“It is a big problem for the nation because if nothing is done, there would be a crisis. We must first start with planning for the population. The increasing population is negatively affecting our development and security,” he had said.
Nigeria is presently the poverty capital of the world, with half of its population living below $1.90 a day, according to a projection by World Poverty Clock, compiled by Brookings Institute. Early this year, it was estimated that over 91 million Nigerians are now living in extreme poverty. The report, released by World Poverty Clock revealed that “at least three million Nigerians have slipped into extreme poverty between November 2018 and February 2019.”
The situation has fueled rural-urban migration, across the country, stretching the population strength of urban areas. In 2018, the NPC disclosed that Nigeria’s urban population growth stood at an average annual growth rate of about 6.5 percent.
Lagos is one of the most sought-after cities in the country. It is the largest commercial city in Africa, and the 7th fastest growing city in the world according to a Heinrich-Boll-Stiftung (HBS) Foundation research. The State currently has a population of about 22million people with the figure expected to hit 35 million in 2020. Its population is estimated to be growing 10 times faster than that of New York and Los Angeles, and more than the population of 32 African nations combined.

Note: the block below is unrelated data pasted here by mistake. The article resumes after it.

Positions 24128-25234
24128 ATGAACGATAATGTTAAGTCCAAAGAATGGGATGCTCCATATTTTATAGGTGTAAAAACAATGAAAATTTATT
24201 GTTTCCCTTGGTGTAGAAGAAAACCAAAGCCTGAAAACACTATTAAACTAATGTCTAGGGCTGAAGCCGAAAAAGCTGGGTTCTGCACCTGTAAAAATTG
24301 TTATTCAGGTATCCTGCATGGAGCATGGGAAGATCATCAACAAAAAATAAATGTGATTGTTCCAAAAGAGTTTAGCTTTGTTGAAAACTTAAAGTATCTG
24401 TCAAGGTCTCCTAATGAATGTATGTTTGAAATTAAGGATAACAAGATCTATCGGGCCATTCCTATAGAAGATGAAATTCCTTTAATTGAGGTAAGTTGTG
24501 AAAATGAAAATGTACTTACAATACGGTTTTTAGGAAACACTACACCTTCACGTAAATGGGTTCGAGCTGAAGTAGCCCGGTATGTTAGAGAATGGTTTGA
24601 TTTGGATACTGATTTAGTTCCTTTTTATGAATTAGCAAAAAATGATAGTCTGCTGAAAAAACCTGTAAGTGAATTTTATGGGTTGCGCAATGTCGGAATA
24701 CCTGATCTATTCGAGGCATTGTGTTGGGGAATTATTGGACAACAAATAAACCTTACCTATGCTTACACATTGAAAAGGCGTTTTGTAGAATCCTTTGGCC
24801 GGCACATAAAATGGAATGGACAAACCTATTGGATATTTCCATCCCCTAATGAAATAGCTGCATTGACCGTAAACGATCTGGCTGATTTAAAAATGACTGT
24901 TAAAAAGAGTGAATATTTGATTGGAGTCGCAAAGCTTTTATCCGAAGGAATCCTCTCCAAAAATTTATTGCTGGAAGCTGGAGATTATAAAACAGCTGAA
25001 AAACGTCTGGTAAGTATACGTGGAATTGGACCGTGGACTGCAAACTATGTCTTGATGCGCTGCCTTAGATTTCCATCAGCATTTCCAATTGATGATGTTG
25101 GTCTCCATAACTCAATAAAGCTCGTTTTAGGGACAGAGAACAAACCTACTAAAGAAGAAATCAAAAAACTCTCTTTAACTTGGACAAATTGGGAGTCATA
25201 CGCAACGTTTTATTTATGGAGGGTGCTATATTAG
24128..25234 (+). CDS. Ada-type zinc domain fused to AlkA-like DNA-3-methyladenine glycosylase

Lagos’s increasing population has left various challenges for its poor residents, chief among which is the high cost of living in the State. A 2018 Global Liveability Index report released by The Economist Intelligence Unit and World Bank, ranked Lagos as the third worst city to live in the world, only better than Syria and Bangladesh, two cities which have been grappling with several unrests. Five key indicators taken into consideration by the ranking included: Political and Social Stability, Education, Culture, Environment, Infrastructure and Access to Healthcare.
With little or no regulation, commercial drivers and motorcycle operators popularly-known in local parlance as Okada, are being sapped financially by government’s revenue collection agencies as well hoodlums at various motor parks. This has made the cost of transportation in Lagos unnecessarily alarming and unpredictable- a situation which has negatively affected the poor residents of the state. Government has introduced various transportation schemes to address the situation, but they only have minimal impact.